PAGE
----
Good afternoon, members of the Government, Military and Veterans Affairs Committee. My name is Sarah Curry, and I am the Policy Director for the Platte Institute. I am here today to testify in support of this bill.
As you are all well aware, Nebraska is not in the best situation when it comes to its budget or revenues, and I believe this bill requiring an inventory of federal funds will help prepare Nebraska for what might be a much bigger fiscal problem in the future.
Much of the federal government’s budget is comprised of grants that go to the states. It is very likely in the near future the feds may decide to reduce the amount of money they send to the states in general, and Nebraska needs to be prepared.
Less than a month ago, we saw what the government shutdown meant to states. But the scary part is that state government officials didn’t know the details of the federal funding, so it was very difficult to prepare. States cannot clearly see where federal money is going in their state, and Nebraska is no exception.
For the fiscal year ending June 30, 2018, Nebraska budgeted $3.3 billion in federal grants, which is a slight decrease from the state’s all-time high in 2011 as a result of the Federal stimulus package. In addition to nearly 30 percent of the state’s overall budget consisting of federal grants, the federal government also ties Nebraska’s purse strings with unfunded mandates across multiple agencies and departments. (See growth chart)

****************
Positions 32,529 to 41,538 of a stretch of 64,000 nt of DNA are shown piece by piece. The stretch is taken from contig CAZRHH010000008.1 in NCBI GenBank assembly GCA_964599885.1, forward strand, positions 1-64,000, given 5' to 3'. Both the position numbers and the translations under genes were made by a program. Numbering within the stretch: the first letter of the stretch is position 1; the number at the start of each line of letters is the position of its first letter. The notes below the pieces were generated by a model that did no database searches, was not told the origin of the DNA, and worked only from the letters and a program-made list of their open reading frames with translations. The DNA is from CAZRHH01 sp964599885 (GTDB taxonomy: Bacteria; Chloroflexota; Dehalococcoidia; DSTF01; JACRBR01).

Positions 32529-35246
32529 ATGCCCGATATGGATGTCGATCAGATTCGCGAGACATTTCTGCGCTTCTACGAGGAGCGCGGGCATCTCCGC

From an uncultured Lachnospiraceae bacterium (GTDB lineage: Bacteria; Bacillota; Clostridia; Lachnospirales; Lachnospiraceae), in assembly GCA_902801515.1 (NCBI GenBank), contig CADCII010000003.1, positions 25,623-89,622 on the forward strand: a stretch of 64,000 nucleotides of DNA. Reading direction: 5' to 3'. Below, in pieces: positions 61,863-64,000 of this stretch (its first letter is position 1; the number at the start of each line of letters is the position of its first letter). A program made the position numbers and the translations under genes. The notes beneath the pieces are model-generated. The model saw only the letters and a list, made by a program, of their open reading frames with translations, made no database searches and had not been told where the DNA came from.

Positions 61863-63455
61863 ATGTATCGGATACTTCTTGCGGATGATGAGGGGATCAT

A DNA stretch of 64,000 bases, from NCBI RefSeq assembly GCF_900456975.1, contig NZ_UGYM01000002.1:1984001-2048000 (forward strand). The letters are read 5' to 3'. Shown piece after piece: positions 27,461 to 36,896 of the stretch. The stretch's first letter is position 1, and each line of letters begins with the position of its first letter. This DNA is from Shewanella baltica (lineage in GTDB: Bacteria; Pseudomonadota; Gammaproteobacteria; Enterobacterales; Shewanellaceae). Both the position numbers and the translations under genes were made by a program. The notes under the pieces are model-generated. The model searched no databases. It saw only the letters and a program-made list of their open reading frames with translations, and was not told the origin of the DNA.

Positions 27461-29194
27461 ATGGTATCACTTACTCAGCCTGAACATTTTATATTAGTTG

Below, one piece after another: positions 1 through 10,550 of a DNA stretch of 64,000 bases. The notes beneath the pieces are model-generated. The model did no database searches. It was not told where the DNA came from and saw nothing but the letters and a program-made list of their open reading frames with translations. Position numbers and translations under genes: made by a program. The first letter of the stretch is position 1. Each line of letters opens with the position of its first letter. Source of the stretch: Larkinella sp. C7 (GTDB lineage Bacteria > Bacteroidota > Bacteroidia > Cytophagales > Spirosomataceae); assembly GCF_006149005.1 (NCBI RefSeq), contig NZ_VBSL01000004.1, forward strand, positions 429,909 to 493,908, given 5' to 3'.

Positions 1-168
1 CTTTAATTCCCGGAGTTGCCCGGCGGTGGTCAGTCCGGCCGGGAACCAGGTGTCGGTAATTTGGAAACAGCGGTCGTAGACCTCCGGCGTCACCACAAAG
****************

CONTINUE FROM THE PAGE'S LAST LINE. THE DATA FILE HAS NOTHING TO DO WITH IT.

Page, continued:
Nebraska, along with other states, has become increasingly dependent on federal funds, and if these funds were to be drastically reduced or stopped, the state would be unprepared to provide the essential government services these funds provide for Nebraskans.
Nebraska is in a better situation than most states because federal funds are appropriated through the budget process, but there is still a lack of information when it comes to the details of those grants. Nebraska needs to measure the federal funds coming into the state in order to have a clear picture of what effect they are having on state government.
According to the last Annual Budgetary Summary, there are 33 agencies or programs in Nebraska that are funded with federal money. Eight of these agencies have over 50 percent of their budget coming from the federal government. (see chart for more detailed information)
- Department of Labor – 90%
- Energy Agency – 89%
- Department of Military – 80%
- Commission for the Blind and Visually Impaired – 78%
- Commission on Criminal Justice – 58%
- Department of Veterans’ Affairs – 51%
- Equal Opportunity Commission – 51%
- Health and Human Services – 51%
This bill creates an inventory of all these funds - essentially an audit that includes how long the grant lasts, if there are any state matching dollars required or if there are any maintenance of effort/requirements attached to the grant. Then, the inventory will ask state agencies receiving federal funds to create a contingency plan in the case of a hypothetical 10 and 25 percent reduction. (See handout of Utah’s report as an example)